Human space travel is dangerous. We need to reduce that danger. Between the launch, the ship, and especially the landing systems, there’s plenty that can go wrong. But there is yet another danger: intense high-energy radiation from the Sun. It’s always there, but every so often, it intensifies drastically in a burst that can cause fatal damage to anything in the way that is not protected, human or electronic. The challenge: find ways to predict when these bursts will happen. 

NASA’s twin STEREO probes, launched in 2006, have advanced the art and science of space weather forecasting. By monitoring the Sun from widely different angles simultaneously, they provide early warnings of explosive events on the Sun as they develop on the solar far side. These explosive events may pose threatening conditions for both earth-bound commerce and national security, as well as orbiting satellites and probes, both robotic and human-tended.

On October 25 at 1:00 pm in our Moving Beyond Earth gallery, join scientists and scientist-astronaut John Grunsfeld for a series of dramatic presentations celebrating STEREO and efforts to predict space weather:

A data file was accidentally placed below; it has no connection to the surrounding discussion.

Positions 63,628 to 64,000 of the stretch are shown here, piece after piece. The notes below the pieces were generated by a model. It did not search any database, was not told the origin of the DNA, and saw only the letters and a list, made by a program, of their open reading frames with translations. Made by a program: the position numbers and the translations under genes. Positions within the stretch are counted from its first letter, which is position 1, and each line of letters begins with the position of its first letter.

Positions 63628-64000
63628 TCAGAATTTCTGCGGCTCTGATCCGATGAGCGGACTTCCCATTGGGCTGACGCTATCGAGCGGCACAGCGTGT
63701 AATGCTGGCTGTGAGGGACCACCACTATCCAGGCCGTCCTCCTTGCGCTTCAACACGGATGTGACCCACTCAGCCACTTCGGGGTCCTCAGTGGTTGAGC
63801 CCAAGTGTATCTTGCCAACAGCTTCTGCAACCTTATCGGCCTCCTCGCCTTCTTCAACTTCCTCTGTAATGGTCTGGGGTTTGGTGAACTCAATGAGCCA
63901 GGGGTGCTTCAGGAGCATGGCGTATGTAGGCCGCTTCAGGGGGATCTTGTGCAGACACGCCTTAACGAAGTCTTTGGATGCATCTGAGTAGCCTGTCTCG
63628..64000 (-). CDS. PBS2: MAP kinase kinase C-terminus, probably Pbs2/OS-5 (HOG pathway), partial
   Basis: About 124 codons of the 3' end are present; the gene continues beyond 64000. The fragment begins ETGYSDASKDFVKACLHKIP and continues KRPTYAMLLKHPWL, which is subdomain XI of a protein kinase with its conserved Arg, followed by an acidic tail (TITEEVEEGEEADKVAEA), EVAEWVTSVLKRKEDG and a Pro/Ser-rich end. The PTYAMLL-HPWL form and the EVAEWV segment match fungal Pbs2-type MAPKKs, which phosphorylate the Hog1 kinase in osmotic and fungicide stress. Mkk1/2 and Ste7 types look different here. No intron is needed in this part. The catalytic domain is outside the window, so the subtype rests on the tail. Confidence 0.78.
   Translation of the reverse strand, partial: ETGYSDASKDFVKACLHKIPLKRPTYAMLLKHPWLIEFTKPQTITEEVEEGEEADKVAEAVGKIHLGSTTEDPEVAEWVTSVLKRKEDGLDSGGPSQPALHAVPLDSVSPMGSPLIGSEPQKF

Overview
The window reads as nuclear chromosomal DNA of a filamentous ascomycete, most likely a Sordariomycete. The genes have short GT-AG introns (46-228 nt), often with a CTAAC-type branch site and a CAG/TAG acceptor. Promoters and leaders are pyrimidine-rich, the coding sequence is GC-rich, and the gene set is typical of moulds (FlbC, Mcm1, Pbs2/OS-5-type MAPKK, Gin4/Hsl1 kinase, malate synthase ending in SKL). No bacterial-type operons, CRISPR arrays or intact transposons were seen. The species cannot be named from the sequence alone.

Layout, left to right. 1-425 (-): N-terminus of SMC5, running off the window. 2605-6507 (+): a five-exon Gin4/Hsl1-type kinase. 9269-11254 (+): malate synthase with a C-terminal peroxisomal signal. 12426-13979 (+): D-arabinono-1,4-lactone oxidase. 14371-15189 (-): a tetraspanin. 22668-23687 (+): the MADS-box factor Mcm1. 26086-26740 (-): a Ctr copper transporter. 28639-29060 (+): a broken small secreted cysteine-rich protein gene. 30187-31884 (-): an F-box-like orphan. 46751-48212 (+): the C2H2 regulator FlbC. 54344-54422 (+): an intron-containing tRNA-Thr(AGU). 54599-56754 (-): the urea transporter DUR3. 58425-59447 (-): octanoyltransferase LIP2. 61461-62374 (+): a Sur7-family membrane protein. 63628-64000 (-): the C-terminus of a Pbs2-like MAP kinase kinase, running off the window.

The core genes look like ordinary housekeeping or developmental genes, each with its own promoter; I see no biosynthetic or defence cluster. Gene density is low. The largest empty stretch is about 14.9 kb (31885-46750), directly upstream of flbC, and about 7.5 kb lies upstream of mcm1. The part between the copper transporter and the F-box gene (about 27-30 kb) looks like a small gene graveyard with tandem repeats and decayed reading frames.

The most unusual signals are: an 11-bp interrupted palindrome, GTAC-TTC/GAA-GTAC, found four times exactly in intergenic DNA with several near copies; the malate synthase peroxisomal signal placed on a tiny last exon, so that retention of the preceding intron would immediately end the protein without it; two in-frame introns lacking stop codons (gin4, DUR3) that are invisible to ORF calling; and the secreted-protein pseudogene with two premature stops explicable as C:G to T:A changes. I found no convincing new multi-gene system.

Welcome (Video Presentation)
Thomas Zurbuchen, Associate Administrator, NASA Science Mission Directorate

Sun 360: Overview
Madhulika Guhathakurta, STEREO Program Scientist, NASA Science Mission Directorate

Our Sun in STEREO:  Perspectives
Barbara J. Thompson, solar physicist, NASA Goddard Space Flight Center, Sciences and Exploration Directorate, will discuss the importance of a new perspective of seeing the Sun in 3D.

Surviving the Solar Tantrums
Five-time space shuttle flown astronaut and former NASA Associate Administrator for the agency’s Science Mission Directorate John J. Grunsfeld will discuss why, with space weather, what doesn’t kill you makes you stronger.

Tour through the Sun’s Domain: Planetary Impacts
Janet G. Luhmann, senior fellow at Space Sciences Laboratory, Berkeley, and a STEREO mission Principal Investigator, will talk about solar impact on other planets, comets, and asteroids.

Cloudy with a Chance of Magnetic Solar Storm: Space Weather Forecasting
“The Space Weather Woman” Tamitha M. Skov, a research scientist at The Aerospace Corporation, will discuss using STEREO to do real time forecasting of space weather, here, there, and everywhere.

Panel Discussion and Q&A
The panelists will discuss how STEREO has shaped and guided our development of future studies and missions. Moderated by National Air and Space Museum senior curator David DeVorkin.

Attend in person in the Moving Beyond Earth gallery, or watch the webcast on Air and Space Live.

This program is made possible through the generous support of Boeing.

Space Spacecraft Sun
How to attend

National Air and Space Museum in Washington, DC

6th St. and Independence Ave SW. Washington, DC 20560
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